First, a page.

Regarding cellars, retrofits, and capillary breaks
The house is in the process of being purchased and will undergo a complete gut rehab and deep retrofit. It was built around 1910 located in upstate NY in climate zone 5A. The basement has a dirtfloor and a height of 6′ from the dirt to the bottom of the 1st floor, floor joist. There was an addition put on that has a crawl space attached to this area. There was another addition that was was partially dug out- it slopes rather steeply from grade to 6′. This part is also attached and happens to have a well or a cistern in it. It’s 15 feet or so to the water level. I am thinking it is a well, but will have to confirm. The foundation is brick and extends approximately 1 foot above grade. The only sign of moisture issues I found was mold on the an object on the floor near the well. From what I remember (I was last in the basement a few months ago) the bricks showed minimal signs of damage or discoloration, although there had been a few repairs.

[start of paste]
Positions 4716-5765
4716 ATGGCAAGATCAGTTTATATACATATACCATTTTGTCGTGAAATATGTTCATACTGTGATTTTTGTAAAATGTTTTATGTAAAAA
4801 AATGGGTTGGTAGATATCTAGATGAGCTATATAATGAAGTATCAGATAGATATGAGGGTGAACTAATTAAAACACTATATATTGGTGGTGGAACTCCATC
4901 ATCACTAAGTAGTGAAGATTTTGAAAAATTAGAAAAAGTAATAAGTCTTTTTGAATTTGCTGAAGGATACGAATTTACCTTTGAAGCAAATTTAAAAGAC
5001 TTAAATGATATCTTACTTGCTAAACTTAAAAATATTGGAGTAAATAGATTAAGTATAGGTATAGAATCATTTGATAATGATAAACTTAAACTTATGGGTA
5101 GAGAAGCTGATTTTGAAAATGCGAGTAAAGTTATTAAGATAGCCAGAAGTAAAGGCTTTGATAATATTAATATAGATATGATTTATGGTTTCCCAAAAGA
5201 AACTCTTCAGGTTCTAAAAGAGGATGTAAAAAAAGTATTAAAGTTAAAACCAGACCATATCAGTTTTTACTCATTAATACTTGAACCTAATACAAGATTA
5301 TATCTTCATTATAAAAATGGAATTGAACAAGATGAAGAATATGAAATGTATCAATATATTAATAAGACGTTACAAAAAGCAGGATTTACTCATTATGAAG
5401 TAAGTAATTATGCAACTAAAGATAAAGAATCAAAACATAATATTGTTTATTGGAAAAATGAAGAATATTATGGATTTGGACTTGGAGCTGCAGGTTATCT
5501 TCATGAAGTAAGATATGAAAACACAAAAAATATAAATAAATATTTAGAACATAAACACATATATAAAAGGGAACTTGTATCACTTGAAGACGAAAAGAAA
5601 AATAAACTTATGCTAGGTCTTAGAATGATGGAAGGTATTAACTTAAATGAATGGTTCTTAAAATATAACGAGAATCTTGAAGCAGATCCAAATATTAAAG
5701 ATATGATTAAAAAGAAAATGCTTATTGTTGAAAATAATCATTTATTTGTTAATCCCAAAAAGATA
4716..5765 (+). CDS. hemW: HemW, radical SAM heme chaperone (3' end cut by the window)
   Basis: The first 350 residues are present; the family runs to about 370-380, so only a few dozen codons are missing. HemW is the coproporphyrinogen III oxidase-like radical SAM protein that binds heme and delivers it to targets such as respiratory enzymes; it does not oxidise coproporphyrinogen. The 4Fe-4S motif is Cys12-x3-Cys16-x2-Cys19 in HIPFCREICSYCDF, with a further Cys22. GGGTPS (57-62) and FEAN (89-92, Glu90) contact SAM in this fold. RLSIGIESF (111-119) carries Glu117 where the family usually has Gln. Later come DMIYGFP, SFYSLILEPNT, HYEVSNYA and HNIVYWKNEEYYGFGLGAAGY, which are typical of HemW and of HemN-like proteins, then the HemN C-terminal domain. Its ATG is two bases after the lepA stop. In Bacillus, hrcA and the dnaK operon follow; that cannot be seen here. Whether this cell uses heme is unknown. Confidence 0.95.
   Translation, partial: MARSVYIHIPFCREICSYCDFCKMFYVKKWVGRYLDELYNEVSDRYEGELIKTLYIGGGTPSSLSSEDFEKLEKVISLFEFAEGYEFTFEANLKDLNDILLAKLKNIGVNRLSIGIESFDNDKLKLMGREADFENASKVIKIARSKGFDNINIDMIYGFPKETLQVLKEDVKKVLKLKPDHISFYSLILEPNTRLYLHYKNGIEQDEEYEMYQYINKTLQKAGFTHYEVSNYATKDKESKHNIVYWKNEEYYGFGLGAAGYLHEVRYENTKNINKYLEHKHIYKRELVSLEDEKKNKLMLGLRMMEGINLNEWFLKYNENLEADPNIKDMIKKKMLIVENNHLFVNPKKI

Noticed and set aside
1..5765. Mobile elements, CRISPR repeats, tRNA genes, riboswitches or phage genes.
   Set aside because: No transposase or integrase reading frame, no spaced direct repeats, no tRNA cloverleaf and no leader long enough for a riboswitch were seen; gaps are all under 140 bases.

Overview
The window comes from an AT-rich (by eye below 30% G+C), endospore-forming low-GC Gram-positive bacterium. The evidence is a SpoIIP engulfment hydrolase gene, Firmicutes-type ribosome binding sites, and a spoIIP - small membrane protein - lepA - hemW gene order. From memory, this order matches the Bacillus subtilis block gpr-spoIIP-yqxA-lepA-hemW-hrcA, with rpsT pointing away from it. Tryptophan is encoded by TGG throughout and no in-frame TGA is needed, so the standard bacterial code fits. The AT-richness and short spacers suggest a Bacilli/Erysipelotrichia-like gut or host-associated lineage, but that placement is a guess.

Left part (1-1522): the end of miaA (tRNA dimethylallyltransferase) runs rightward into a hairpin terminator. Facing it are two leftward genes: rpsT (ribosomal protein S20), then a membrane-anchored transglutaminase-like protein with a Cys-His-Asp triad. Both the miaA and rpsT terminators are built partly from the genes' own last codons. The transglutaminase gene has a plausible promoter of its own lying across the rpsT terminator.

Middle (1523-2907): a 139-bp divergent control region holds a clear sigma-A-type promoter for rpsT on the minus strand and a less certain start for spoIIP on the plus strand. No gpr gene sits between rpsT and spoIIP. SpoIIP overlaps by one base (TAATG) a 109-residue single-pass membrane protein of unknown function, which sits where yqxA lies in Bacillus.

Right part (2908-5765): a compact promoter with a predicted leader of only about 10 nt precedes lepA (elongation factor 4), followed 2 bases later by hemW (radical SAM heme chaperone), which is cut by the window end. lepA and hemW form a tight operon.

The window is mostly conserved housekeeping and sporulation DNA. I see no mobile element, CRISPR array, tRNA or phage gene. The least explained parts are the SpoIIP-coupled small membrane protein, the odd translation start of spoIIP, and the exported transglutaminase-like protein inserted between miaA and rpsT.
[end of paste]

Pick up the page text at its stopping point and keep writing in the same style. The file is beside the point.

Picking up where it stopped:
I would like to treat this area as a cellar and completely isolate it from the house with access through (existing) Bilco doors. I would like to add 2-4″ of rigid and fill the joist cavities with cellulose. However, it seems the overwhelming majority would say treat it as semiconditioned space and insulate and seal the foundation walls and floor.
The cavities between the floor joist, over the foundation, and against the rim joist will require further thought. In the deep retrofit I may only be able to use 2″ of polyiso which will be installed on the exterior of the rim joist. The capillary break between the foundation and wood is another issue. I am unsure that I will be able to jack up the house to install a membrane of some sort.
So my questions:
If liquid water is properly addressed, i.e good exterior and interior drainage practices. Is it possible to get away with just insulating and air sealing the floor? If so is closed cell spray foam more or less the best way of addressing the cavities along the rim joist? Are there other acceptable alternatives?
Again assuming proper water management, am I asking for serious trouble if a capillary break is not installed between between the foundation and wood?
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